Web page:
It was not music but rather visual arts and literature which were the starting point for the various forms of sound poetry. »Even in 1982, on the occasion of the Sa-um-Podium in Leipzig, where texts from Russian Futurists were presented, among others, Carlfriedrich Claus (born 1930) was regarded as the sole representative of sound poetry in the GDR.«  It was only from the mid-1980s onwards that authors in the young literature scene, such as Stefan Döring, Gabi Kachold, Bert Papenfuss, Peter Wawerzinek, Valeri Scherstjanoi and so on, began writing »acoustic poetry,« and mostly gave readings only in private circles. While the young literati formalised this in quasi-political radical acts of speech in order to negate prevailing use of language, the utterly singular artist Carlfriedrich Claus, who remained unrecognised in the GDR to the very end, also created »sound texts« in addition to his visual art. The syllables and consonants »no longer seem to be related in a communicative language, […] but rather in the context of an autonomous ›sound event‹ intended to awaken the listener's sensitivity for the plasticity and colour of speech«.  The first »sound texts and speech drills« was recorded on audio tape in 1959, and subsequently developed further in »sound processes« (e.g. »Bewusstseinstätigkeit im Schlaf«, Awareness Activity in Sleep, 1981).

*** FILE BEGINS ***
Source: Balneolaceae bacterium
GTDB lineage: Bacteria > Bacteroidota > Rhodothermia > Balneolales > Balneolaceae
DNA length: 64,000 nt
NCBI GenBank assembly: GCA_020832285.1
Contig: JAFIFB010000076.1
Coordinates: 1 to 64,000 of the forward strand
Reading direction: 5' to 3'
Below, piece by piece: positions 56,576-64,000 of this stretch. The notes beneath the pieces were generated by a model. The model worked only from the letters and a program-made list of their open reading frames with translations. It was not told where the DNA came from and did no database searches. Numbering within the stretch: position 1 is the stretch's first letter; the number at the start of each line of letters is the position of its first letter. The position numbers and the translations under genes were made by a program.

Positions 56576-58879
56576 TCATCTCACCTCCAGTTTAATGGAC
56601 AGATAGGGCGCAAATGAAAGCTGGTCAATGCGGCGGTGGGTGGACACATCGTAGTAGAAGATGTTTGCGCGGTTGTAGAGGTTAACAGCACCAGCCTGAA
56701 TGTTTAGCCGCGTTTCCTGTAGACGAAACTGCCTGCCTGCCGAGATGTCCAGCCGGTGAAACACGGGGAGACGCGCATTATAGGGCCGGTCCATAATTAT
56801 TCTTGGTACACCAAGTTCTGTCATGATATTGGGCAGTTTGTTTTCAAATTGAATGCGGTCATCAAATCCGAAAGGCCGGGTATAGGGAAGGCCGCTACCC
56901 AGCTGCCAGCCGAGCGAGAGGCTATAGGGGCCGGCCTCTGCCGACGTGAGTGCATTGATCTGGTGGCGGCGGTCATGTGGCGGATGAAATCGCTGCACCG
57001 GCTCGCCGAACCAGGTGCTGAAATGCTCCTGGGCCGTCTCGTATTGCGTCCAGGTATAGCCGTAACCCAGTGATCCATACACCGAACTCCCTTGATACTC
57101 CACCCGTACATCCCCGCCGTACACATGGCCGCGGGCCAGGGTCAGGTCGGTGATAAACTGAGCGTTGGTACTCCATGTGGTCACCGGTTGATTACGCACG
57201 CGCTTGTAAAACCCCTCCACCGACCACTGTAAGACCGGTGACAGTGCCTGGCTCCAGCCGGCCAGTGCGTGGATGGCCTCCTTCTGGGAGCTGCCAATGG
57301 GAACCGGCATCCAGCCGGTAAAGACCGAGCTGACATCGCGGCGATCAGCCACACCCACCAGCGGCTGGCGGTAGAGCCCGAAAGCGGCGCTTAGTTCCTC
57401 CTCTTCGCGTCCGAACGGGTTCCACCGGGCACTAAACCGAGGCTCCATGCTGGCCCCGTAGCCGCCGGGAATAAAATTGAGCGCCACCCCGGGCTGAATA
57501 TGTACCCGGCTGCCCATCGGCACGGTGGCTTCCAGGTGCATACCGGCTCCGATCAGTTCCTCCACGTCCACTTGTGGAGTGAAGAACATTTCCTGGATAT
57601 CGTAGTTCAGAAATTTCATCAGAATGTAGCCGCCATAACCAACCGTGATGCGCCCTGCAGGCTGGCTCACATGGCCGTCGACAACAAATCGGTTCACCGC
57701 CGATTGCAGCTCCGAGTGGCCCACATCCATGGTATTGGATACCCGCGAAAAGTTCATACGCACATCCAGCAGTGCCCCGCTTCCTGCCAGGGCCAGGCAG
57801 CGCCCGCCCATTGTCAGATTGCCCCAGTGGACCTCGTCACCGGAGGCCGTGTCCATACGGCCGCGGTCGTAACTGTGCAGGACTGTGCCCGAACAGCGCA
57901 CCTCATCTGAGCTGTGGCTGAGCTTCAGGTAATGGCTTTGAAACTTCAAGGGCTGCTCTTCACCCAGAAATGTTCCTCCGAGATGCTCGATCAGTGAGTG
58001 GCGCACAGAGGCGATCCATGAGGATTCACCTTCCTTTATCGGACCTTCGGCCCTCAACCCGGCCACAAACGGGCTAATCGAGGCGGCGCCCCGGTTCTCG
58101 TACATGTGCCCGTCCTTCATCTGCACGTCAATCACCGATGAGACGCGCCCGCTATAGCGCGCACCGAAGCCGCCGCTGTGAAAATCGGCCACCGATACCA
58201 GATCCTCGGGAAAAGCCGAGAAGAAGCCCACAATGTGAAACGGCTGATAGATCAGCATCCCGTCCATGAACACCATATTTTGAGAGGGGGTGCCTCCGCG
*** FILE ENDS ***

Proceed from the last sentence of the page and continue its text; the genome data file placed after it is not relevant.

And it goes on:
Preparations – Instrument Inventors – Sound Machines